September 22, 2020

Bipartisan Plan for Budget Deal Buoys President

The bipartisan proposal from the so-called Gang of Six senators to reduce deficits by nearly $4 trillion over the coming decade — and its warm reception from 43 other senators of both parties — renewed hopes for a deal days after talks between Mr. Obama and Congressional leaders had reached an impasse.

Financial markets rallied on the news. And with time running out before the deadline of Aug. 2 to raise the government’s $14.3 trillion debt ceiling, Mr. Obama’s quick embrace of the plan left House Republicans at greater risk of being politically isolated on the issue if they continue to rule out any compromise that includes higher tax revenues.

Representative Eric Cantor, the House majority leader who has led opposition to any deal including tax increases, later issued a statement saying the bipartisan Senate plan includes “some constructive ideas to deal with our debt.”

But Mr. Cantor stopped far short of endorsing it. And House Republicans passed legislation on Tuesday evening calling for deep spending cuts and the adoption of a constitutional amendment requiring a balanced budget. Though the legislation has no chance of passing the Senate, the 234-to-190 vote was a symbolic statement by conservatives heading into the end game of a confrontation whose economic and political stakes are hard to overstate.

The Senate group’s plan, modeled on the recommendations last year of a bipartisan fiscal commission established by Mr. Obama, calls for both deep spending cuts and new revenues through an overhaul of the income-tax code.

But while its sponsorship by staunch conservatives as well as liberals suggested enough flexibility within both parties to get a deal eventually, it would be all but impossible to turn it into detailed legislation — at the moment it is a four-page outline — and pass it in less than two weeks. Both parties were considering ways to use the proposal as the basis for a broader budget agreement if they can find a way to get past the immediate pressure to increase the debt limit.

Tuesday marked the return to the bipartisan Senate group of Senator Tom Coburn, a conservative Republican of Oklahoma, two months after he abandoned the effort by two other Republicans and three Democrats to reach a deal, saying it would not cut spending enough. On Monday he had laid out his own $9 trillion debt-reduction plan, but acknowledged it could not be passed.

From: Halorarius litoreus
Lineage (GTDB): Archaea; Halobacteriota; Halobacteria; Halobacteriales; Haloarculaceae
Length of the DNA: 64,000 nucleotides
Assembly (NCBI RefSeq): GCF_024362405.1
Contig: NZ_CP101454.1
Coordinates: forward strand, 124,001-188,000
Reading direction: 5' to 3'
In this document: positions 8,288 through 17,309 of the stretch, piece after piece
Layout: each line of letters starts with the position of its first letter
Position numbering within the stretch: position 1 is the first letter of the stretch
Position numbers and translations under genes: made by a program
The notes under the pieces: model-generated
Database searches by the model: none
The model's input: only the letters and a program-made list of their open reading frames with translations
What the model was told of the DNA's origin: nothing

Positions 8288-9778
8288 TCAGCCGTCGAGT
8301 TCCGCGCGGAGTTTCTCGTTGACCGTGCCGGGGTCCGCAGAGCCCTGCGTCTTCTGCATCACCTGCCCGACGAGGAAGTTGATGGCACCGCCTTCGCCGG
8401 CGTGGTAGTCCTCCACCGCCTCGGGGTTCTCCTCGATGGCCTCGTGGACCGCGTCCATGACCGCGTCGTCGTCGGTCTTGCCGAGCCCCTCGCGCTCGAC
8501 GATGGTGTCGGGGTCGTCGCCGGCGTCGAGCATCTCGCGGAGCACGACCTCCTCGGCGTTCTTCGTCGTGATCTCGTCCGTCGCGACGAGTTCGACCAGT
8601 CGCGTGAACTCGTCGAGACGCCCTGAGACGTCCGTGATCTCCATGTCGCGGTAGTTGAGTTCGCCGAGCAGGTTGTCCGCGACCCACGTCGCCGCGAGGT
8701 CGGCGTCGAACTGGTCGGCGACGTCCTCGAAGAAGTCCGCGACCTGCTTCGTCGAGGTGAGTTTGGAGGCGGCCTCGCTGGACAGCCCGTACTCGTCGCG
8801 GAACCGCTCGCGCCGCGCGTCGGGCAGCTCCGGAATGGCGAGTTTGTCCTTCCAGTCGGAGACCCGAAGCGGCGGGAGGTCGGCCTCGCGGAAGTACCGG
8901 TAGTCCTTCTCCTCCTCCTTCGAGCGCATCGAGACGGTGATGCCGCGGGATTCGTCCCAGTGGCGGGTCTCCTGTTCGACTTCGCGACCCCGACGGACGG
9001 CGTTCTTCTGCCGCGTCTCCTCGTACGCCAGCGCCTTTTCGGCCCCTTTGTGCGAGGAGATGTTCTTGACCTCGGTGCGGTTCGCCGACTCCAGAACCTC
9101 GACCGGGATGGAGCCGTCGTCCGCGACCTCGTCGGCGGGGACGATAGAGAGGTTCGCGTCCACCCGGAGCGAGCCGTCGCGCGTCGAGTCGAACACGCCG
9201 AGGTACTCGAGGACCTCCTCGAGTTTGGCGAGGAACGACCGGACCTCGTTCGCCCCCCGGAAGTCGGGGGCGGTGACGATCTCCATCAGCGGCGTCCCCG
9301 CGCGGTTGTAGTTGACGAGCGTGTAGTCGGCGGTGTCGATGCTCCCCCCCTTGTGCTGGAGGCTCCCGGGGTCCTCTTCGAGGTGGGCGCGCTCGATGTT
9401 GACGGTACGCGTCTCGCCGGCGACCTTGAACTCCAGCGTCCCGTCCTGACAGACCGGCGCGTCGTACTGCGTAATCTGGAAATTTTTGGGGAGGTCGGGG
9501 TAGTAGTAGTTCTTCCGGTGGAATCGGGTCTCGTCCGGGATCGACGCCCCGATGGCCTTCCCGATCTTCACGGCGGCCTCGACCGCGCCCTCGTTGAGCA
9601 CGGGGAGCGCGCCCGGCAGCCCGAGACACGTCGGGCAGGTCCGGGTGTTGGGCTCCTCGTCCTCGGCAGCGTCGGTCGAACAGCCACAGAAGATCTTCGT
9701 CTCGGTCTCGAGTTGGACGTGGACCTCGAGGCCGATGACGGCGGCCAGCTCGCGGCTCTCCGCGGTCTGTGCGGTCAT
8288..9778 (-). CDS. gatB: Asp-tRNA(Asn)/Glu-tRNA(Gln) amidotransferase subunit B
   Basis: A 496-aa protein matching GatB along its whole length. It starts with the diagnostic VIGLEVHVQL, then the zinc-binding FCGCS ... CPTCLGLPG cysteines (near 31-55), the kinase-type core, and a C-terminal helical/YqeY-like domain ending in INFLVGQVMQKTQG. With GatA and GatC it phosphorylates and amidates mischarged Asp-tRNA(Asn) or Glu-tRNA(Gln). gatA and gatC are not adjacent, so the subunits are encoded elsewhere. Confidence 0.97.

Mr. Coburn’s willingness to sign on to the bipartisan approach signaled that at least some conservatives, having made their principled point, might now be ready to bargain.

And Republicans increasingly are showing signs of splintering. Some conservatives within Congress and outside have become increasingly vocal in asserting that the party is at risk of putting ideological purity ahead of the chance for a major deficit reduction that includes substantial Democratic concessions, including cuts in Social Security, Medicare and Medicaid spending.

In appearing in the White House briefing room just hours after the Gang of Six went public with its proposal, Mr. Obama sought to use the development to increase the pressure on House Republicans even as they moved toward a vote on their bill.

The bill passed by the House would slash spending for next year, cap future spending levels and advance a constitutional amendment requiring a balanced budget. Its passage was a rejoinder of sorts to a plan hatched by the Republican leader, Senator Mitch McConnell of Kentucky, that would allow Republicans to accede to a $2.4 trillion increase in the government’s debt limit without actually voting for it, but also without the dollar-for-dollar spending cuts that House Republicans had demanded in return.

The House bill “isn’t the easy choice,” said Representative Rich Nugent, Republican of Florida, “but it’s the right choice.”

House Democrats excoriated the Republican plan, which they said would devastate entitlement programs though the mandatory spending cuts as a result of the cap. “Regardless of what other parts of this bill say,” said Representative Jerrold Nadler of New York, ”there is no way to meet these goals without destroying Medicare, Medicaid, Social Security, veterans’ programs, and military preparedness.”

Democrats are certain to make the House Republicans’ proposal an issue in the 2012 elections, along with the House Republicans’ budget passed earlier this year that would remake Medicare and Medicaid. But most attention shifted to the Gang of Six blueprint, and the reaction to it from the White House and Congressional leaders, who were cooler to it than Mr. Obama.

Carl Hulse contributed reporting.

Article source: http://feeds.nytimes.com/click.phdo?i=8dae22edad1c3da0e8e3a9af877f1b40

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